of phrases repeated in sequence : — 


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Some Characteristics of Heinrich Schiitz. 27 

The upward sequence in the first three phrases, here given, 
well illustrates the devotional attitude rising into controlled 
spiritual passion, which sinks again as the physical power 
dies down at the repetition of the succeeding words “ Salus ad 
te confugientium ” (Safety of those who take refuge in Thee). 

In contrast we have a fine touch of monotone at the words 
“ omnium peccatorum ” in the fifth line, where the repetition 
of the one note admirably conveys the notion of strength and 
the power to complete : — 






O Je - su. dul - - cis re - mis - si - o 





■■”1 ~ _ 


»-r7 ^ 

W 1 


^ { 


om - ni - um pec - ca - to - rum. 

An excellent instance of dramatic characterization is found 
in “ The History of the Resurrection ” (Auferstehung), which 
was published in 1623, and is the earliest of the great series 
of works including the four “ Passions ” and the “ Seven 
Words,” &c., contained in the first volume of the complete 
edition of Schiitz. 

The reference to the passage alluded to is vol. i., p. 28, 
where Cleophas and the other disciple converse with the risen 
Jesus on the way to Emmaus. The Jesus, represented in this 
work by a Duet of Alto and Tenor, not by a solo singer, has 
just put the question (Luke xxiv., 17) “What manner of 
communications are these that ye have one to another, as ye 
walk, and are sad ?" The Narrator, accompanied by chords 

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28 Some Characteristics of Heinrich Schuts, 

on four viols, continues, “ And the one of them, whose name 
was Cleophas, answering said unto him” [the speech of 
Cleophas, given to a tenor, accompanied by Continuo only, 
then succeeds] : 

“ Art thou alone amongst the strangers in Jerusalem, who 
hast not known the things which are come to pass there in 
these days.” 

Here is the passage, with German words : — 




Bist du al - lein, 

or Lute, I 

H. ScHtiiz, 1623. 
St. Luke, xxiv., 18. 


bist du al - lein, 


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Some Characteristics of Heinrich Schiitz. 


(mtHO forte e ritenuto.) 

— 1— 

1 1 — r 

-ii — rg 

U— 1 ^ 

rin - nen ge-sche - hen ist. 


nicht wis - se 





^ r T 


rM [K-lK. f*-N— 1 ^ 

±4B^ : .zJa 

was in die- sen Ta - gen da - rin - nen ge-sche - hen ist ? 

The whole tone of the passage is admirable, as a dramatic 
exhibition of feeling on the part of Cleophas, who is conceived 
of by Schiitz as a somewhat excitable man, suffering under 
the severe mental strain of the Crucifixion horrors. We may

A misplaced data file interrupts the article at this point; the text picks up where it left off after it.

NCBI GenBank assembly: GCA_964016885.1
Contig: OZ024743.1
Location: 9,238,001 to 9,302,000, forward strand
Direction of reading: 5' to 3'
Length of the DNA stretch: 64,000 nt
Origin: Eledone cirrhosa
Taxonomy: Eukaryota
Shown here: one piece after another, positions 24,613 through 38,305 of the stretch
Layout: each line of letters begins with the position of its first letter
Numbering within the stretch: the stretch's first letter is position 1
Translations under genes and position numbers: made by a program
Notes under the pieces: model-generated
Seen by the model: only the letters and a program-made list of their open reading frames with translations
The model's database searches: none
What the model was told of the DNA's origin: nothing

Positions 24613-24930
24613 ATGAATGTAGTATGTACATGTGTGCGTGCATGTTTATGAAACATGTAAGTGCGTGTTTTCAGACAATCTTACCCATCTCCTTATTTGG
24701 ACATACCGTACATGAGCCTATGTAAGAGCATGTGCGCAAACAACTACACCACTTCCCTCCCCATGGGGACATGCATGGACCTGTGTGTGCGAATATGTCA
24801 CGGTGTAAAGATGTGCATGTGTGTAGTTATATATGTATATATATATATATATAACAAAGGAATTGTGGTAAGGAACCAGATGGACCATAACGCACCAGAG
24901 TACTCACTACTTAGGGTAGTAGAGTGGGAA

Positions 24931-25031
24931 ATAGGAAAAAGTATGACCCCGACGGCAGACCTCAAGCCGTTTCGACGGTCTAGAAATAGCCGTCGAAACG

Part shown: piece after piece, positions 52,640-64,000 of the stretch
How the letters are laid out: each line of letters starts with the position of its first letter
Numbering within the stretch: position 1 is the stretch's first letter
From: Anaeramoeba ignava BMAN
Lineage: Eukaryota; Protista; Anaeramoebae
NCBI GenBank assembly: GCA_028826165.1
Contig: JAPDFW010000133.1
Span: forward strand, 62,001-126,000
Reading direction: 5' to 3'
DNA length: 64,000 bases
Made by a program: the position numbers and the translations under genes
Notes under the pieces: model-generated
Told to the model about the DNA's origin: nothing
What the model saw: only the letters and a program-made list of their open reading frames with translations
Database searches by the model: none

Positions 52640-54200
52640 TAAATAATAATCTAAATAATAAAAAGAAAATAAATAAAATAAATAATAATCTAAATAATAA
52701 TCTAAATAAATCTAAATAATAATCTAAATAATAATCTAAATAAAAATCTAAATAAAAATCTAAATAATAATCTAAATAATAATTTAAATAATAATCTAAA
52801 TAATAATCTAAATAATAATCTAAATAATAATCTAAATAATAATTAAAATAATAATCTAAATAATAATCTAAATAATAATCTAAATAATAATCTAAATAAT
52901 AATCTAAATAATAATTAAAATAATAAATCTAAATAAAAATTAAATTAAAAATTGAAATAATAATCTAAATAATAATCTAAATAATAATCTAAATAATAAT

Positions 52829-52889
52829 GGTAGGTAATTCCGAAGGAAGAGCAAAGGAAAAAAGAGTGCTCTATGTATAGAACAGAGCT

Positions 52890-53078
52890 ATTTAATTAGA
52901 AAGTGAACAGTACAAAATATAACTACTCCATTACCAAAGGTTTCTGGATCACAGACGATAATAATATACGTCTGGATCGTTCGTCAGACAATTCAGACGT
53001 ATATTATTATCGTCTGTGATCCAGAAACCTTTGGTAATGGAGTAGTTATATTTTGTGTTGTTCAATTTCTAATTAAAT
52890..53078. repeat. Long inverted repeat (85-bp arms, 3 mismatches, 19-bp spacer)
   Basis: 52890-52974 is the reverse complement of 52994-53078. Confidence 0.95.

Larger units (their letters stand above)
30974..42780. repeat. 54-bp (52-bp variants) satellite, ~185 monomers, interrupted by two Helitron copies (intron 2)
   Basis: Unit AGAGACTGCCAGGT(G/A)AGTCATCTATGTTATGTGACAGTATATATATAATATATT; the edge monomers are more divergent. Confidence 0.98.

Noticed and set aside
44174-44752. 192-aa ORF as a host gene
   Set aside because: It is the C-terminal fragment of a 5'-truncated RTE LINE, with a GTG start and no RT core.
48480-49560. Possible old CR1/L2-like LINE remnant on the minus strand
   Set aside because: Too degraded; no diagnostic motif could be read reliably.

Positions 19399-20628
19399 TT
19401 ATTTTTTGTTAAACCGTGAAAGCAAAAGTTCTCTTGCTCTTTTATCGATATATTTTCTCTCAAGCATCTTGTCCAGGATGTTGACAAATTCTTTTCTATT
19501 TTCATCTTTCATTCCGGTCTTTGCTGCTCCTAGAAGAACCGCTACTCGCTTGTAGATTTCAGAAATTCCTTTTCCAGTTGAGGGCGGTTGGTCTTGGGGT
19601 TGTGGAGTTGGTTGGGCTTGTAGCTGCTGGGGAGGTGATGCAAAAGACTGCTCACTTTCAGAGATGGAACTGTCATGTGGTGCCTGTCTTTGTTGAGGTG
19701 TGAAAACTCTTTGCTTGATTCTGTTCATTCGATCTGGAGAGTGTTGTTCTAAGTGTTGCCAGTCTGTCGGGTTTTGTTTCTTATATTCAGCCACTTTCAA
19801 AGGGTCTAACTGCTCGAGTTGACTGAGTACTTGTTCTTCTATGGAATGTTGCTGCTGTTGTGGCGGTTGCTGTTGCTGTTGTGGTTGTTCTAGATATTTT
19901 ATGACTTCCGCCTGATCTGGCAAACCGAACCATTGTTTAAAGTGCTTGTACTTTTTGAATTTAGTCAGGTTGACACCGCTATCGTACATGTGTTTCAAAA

allow ourselves to remember also that the wife of Cleophas 
was one of the three women who stood by the Cross. The 
two disciples were full of the deeds of the past days, and the 
very idea of a man not knowing about these things is too much 
for the Cleophas poetically imagined by Heinrich Schiitz ; so 
he breaks out, first indignant, then in sheer distress at the 
misery he looks back upon, and finally in broken exhaustion, 
as he thinks of the destruction of the hope of Israel, in the 
last repetition of the words “ der nicht wisse, &c.” 

You notice here not only another example of Schiitz's care 
to accent words correctly, but a well-marked instance of the 
tendency to use sequential repetition for an expressive purpose, 
already exemplified in “ O misericordissime Jesu.” Cleophas’ 
music is here altogether made of two passages in sequence, 
“ bist du allein ” three times in ascending sequence ; and the 
longer sentence “ der nicht wisse,” &c., beginning once on C, 
then on D, and finally, as the speaker fails in spirit, on the 
lower A. 

You also observe how the Continuo follows the main 
sentiment of the words in its change of character at bar 6.. 

While speaking of the “ Resurrection,” I cannot refrain from 
naming the Duet for the 2 Tenors, Cleophas and his friend, 
to the words ‘‘Abide with us” (Bleibe bei uns) which is 
on p. 32, shortly after the passage just considered. It contains 
as much true beauty of sentiment as could well be 

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3 ° 

Some Characteristics of Heinrich Schiitz. 

comprehended in less than twenty bars. The sympathetic 
. hearer can do no less than see the two men plainly before him, 
as they stand in the fading light of the sinking sun, begging 
the still unknown Teacher to stay and share their evening 
meal. None but a great genius could have written the fin^ 
bars, to the words “ Und der Tag hat sich geneiget ” ; it is a 
picture of the departing day, and yet is altogether separate 
from the class of deliberate imitations which were still 
considered bearable a century later, such as the cock-crow 
and the scourging of the Bach “ Passions ” ; separate also from 
that other strange class of “ Symbolic ” or “ Curious ” 
representations exemplified in literature by Herbert’s poem, 
“ Our Life is hid with Christ in God,” where a whole sentence 
is concealed in the ten lines beginning with the first syllable 
of line I, and proceeding obliquely through the second and 
following lines until the final word is seen in the last syllable 
of line 10 ; or in Herrick’s “ Pillar of Fame,” where the lines 
are arranged in the form of a heavy column with base and 

Schiitz himself provides an extraordinary instance of this 
“Symbolic” or “Curious” sort of expression form in the 
closing bars of one of the two-part cantatas published in 1639 
(Works, vol. vi. 119), “Wann unsre Augen schlafen ein,”